“Hair”. The word alone evokes emotions for women the world over, and more particularly, black women who have now, more than ever, started embracing their natural hair. This evolution did not come without a revolution and any black woman will tell you that the shift away from westernised policing of hair has been a long, hard fight. As a young girl grows into a woman, as fashion trends change, as seasons change, one thing remains true throughout – hair is more than aesthetics and more importantly, there are no rules to our hair.
Halo Heritage, along with Boity Thulo, put together a panel of African queens to capture The Halo Diaries, a 3 episode series that tackles the intimate topic of the relationship between a black woman and her hair. In addition to Boity Thulo, the group, led by Anele Mdoda, included Naledi Radebe (lifestyle content creator), Lerato Seuoe (ex cosmo beauty editor and expert), ThickLeeyonce (content creator), Moozlie (musician) and Adera Kachienga (model & Halo Heritage ambassador). The group discussed their hair (halo) journeys, sharing real, intimate stories about African hair.
These dynamic women opened up about their own natural hair journeys, the impact of the media and the way we feel as women – a conversation that will resonate with all black women, no matter where they are in the world.
Radebe, who has floor-length locks, said that one of her first memories of her hair being politicized was in high school, where teachers told her she couldn’t wear her natural hair because it was too ‘excitable’. Thickleeyonce disclosed that Rihanna was her first hair inspiration, but because her hair wasn’t growing fast enough, she found pieces of weave and used superglue to stick them to her hair, really highlighting what women had to go through in order to feel accepted by society.
“Your hair is actually a journey and people go through various turns to get to a place where they feel like they can enjoy their hair,” shared Seuoe, while Moozlie shared that after chopping off her hair she had to label herself as ‘your favourite bald chick’ because she was cognisant of the fact that there were thousands of people [in this line of work] and she had to be remembered somehow.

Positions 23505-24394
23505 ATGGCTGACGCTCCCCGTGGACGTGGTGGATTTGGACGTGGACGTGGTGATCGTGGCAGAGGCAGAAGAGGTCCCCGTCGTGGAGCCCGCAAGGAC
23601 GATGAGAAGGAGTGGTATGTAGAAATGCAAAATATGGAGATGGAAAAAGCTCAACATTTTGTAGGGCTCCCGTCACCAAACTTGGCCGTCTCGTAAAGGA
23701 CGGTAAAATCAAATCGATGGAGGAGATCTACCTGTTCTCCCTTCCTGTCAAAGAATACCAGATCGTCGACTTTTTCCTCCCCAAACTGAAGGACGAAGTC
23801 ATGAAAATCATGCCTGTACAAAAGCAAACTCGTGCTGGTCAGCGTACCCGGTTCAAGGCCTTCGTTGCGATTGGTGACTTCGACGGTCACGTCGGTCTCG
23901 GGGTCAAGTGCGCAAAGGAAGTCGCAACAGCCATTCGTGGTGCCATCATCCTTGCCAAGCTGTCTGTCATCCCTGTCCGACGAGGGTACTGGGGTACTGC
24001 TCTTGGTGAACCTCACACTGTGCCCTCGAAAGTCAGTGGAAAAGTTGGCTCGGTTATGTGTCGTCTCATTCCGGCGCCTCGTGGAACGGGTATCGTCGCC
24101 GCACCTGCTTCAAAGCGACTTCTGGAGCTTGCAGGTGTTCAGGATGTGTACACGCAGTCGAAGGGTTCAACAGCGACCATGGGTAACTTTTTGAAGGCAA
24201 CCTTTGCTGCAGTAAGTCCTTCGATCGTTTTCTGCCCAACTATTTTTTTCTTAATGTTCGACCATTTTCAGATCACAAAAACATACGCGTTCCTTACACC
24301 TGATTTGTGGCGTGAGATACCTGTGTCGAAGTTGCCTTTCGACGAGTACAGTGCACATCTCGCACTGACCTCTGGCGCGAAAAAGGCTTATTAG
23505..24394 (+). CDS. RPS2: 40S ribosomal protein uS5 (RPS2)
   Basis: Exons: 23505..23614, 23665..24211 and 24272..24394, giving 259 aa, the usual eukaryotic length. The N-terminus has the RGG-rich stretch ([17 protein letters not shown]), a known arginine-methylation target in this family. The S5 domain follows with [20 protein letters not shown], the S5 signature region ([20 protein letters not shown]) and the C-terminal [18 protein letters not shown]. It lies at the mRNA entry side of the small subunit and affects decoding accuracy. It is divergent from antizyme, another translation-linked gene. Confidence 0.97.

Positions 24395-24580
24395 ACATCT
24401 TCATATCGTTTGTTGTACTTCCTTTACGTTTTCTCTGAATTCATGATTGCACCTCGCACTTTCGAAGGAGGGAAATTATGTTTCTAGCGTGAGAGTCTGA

Thulo said that the three words she would use to describe her hair journey would be “royal, enough and beautiful” while Kachienga said her three words are, “diverse, exciting and vivacious” adding, “when you have THAT hairstyle, it gives you the oomph and confidence to take on any environment you’re in”.
As the discussion progressed, it became evident that hair is not one absolute thing for every black woman. Hair is unique, personal, and ever-changing and the women showed this through their honesty and willingness to discuss their intimate hair journeys.
Episode 2 will be live on the Halo Heritage Youtube page on the 1st of October, while Episode 3 will be live on the 8th of October.
ABOUT HALO HERITAGE
Halo Heritage are leading creators of luxurious natural hair and beauty products for powerful, modern, African Queens. A celebration of a proud African Heritage, Black Excellence and all-natural hair and skin types. The products are formulated specifically for type 3 and type 4 natural hair.
Halo Heritage is bringing crafted luxury to the African natural hair and beauty industry.
Offering African women an indulgent range of natural hair care products and fine fragrances created specifically for African hair and bodies.
Halo Heritage aims to not only meet the needs of black South Africans but to celebrate the proud Heritage of natural hair, give even more shine to beautiful black skin and lead the way in the African celebrity fragrance market.
HALO HERITAGE & BOITY
With a legacy like Boity’s, it was only right that Halo Heritage partnered with her for their first fragrance and haircare collection, as she is the epitome of what Halo Heritage stands for — African queendom and black excellence through and through.